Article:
|Tea, pie and poltergeists|
The old Hillix Drug Store was on the ground floor of 501 Main Street for the first half of the 20th century and chain-smoking Beno and Creola lived in the apartment above. Some Weston residents can still remember Beno, in his crisp white shirt, smoking Lucky Strikes near the pinball machine on the lower level. Some days the aroma of Lucky Strikes is still pungent right in that area of the shop. That means Beno's back, checking on things, says Verna.
You can see photos of Beno and Creola up on the second floor, where the Tea Room serves lunch Tuesdays through Saturdays from 11 a.m. to 4 p.m. You can stop in for a piece of pie, too, which is what brought me to the Tea Room in the first place.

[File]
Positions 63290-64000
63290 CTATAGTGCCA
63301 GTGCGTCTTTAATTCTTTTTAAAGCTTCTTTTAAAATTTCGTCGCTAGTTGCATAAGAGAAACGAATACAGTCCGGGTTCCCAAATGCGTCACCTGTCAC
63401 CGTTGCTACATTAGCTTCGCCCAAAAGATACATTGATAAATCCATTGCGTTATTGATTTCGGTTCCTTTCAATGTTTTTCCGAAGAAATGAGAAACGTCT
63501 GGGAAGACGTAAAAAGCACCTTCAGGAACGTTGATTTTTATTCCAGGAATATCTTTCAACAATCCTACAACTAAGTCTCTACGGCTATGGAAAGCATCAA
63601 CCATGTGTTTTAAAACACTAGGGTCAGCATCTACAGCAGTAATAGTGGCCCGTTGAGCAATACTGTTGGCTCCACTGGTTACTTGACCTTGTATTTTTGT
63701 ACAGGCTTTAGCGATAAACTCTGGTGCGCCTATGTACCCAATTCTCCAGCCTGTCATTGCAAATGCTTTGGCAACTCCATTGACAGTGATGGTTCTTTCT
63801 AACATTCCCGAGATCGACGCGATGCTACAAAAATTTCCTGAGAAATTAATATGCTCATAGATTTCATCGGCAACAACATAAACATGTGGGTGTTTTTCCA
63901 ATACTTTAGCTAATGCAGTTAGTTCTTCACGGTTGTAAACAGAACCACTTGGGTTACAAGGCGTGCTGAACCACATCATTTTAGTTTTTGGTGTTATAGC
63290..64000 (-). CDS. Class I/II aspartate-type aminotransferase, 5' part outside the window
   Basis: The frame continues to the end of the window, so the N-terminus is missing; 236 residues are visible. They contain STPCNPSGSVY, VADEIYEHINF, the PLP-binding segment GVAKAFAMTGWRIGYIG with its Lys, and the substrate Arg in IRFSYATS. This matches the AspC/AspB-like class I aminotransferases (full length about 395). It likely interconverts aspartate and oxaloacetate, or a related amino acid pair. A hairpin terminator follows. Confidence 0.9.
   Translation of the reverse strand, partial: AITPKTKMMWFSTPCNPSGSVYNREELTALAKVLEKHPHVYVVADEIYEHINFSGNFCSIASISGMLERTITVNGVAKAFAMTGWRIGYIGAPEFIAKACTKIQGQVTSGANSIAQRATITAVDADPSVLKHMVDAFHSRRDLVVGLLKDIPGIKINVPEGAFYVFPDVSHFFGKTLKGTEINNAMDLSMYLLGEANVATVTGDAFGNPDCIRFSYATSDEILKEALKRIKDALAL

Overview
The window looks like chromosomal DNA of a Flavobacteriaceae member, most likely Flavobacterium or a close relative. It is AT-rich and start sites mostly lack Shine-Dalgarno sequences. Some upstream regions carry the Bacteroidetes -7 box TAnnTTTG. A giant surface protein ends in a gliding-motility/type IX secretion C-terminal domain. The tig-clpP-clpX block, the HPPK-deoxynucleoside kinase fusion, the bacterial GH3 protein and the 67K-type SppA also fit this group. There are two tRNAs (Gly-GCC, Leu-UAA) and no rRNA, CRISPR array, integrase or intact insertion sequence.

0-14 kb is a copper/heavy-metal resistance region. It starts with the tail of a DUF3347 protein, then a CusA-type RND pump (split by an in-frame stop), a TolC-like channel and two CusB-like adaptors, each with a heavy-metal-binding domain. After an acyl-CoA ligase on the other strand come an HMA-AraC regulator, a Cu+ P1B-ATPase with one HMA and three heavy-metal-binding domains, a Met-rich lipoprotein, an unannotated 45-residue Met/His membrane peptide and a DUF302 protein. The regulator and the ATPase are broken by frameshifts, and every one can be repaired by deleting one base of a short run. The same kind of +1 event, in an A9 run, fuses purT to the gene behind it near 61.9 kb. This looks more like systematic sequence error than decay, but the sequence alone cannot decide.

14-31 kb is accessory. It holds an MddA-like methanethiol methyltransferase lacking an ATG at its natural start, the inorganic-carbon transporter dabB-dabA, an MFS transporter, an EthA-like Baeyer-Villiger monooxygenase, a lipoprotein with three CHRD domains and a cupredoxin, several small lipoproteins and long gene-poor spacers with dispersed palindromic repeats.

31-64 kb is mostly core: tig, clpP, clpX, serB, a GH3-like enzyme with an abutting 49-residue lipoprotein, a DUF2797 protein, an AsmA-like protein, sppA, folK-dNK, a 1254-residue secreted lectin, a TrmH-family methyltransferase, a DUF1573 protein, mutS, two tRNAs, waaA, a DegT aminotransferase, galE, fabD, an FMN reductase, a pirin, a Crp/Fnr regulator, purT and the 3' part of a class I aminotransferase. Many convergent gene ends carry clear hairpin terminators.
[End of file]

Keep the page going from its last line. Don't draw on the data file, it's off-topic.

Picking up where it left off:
Verna's been operating the Tea Room for 13 years and hosts a special dinner in the spacious dining room during Weston's "Ghost Tales" celebration every October (the historic hamlet was a riverfront town that lost the Missouri River when it shifted after a flood in the 1800s; it's is apparently well-populated with ghosts). She's happy to sit down with customers and tell them the story of her life in Weston (she used to own the Weston Cafe, just down the street) and all about Beno and Creola. Beno got his nickname, she explains, because the couple were childless. He used to tell people that after he died, there would "Beno more." Maybe that's why he continues to hang around, frequently moving items and hiding things around the restaurant.
Creola is the more vocal of the two spirits: All the staff members have heard her chattering. Sometimes, according to a waitress named Lynette, it sounds far away, like in a different room. Other times her voice is plaintive and clear. Verna says that once, when she was walking downstairs, she heard Creola ask, "Where are you going?"
|Verna's Black and Blue pie|
"It's just like my Granny used to make," he announced. He turned around to look behind him. "I hope Beno heard that."